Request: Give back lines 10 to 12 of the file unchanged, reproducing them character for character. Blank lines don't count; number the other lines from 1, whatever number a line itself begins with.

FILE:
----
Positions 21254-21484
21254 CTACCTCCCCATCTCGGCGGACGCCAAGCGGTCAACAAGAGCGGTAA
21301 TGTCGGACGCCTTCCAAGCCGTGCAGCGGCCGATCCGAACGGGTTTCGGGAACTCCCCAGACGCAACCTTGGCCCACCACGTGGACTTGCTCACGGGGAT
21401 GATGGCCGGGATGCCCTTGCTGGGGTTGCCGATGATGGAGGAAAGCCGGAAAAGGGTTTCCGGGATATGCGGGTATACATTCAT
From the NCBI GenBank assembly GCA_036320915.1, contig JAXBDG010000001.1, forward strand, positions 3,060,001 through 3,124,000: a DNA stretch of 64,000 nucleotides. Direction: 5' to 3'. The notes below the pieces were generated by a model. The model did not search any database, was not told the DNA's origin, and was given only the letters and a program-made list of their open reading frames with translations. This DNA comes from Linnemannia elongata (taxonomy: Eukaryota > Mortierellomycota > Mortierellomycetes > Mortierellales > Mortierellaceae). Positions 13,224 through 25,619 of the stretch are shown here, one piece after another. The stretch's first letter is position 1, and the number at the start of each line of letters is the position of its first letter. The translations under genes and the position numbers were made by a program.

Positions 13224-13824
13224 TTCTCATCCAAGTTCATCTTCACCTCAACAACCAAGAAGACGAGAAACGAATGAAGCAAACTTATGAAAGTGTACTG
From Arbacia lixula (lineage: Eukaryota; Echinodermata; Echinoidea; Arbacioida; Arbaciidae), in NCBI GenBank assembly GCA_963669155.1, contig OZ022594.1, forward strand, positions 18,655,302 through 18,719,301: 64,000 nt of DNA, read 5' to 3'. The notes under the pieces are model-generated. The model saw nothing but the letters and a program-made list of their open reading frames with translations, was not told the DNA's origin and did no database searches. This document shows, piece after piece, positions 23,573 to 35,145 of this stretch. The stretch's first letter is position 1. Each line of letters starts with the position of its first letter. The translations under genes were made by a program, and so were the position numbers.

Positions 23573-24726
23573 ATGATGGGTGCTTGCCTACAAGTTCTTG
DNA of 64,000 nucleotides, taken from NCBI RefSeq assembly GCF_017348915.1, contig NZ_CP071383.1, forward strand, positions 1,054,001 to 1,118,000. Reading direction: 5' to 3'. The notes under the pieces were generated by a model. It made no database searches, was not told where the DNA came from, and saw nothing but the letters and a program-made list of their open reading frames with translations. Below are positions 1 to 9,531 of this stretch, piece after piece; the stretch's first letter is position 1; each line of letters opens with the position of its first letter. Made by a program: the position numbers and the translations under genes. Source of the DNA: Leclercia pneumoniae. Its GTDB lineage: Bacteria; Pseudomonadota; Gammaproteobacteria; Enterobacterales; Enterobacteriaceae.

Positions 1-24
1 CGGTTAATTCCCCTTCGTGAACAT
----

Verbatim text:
23573 ATGATGGGTGCTTGCCTACAAGTTCTTG
DNA of 64,000 nucleotides, taken from NCBI RefSeq assembly GCF_017348915.1, contig NZ_CP071383.1, forward strand, positions 1,054,001 to 1,118,000. Reading direction: 5' to 3'. The notes under the pieces were generated by a model. It made no database searches, was not told where the DNA came from, and saw nothing but the letters and a program-made list of their open reading frames with translations. Below are positions 1 to 9,531 of this stretch, piece after piece; the stretch's first letter is position 1; each line of letters opens with the position of its first letter. Made by a program: the position numbers and the translations under genes. Source of the DNA: Leclercia pneumoniae. Its GTDB lineage: Bacteria; Pseudomonadota; Gammaproteobacteria; Enterobacterales; Enterobacteriaceae.

Positions 1-24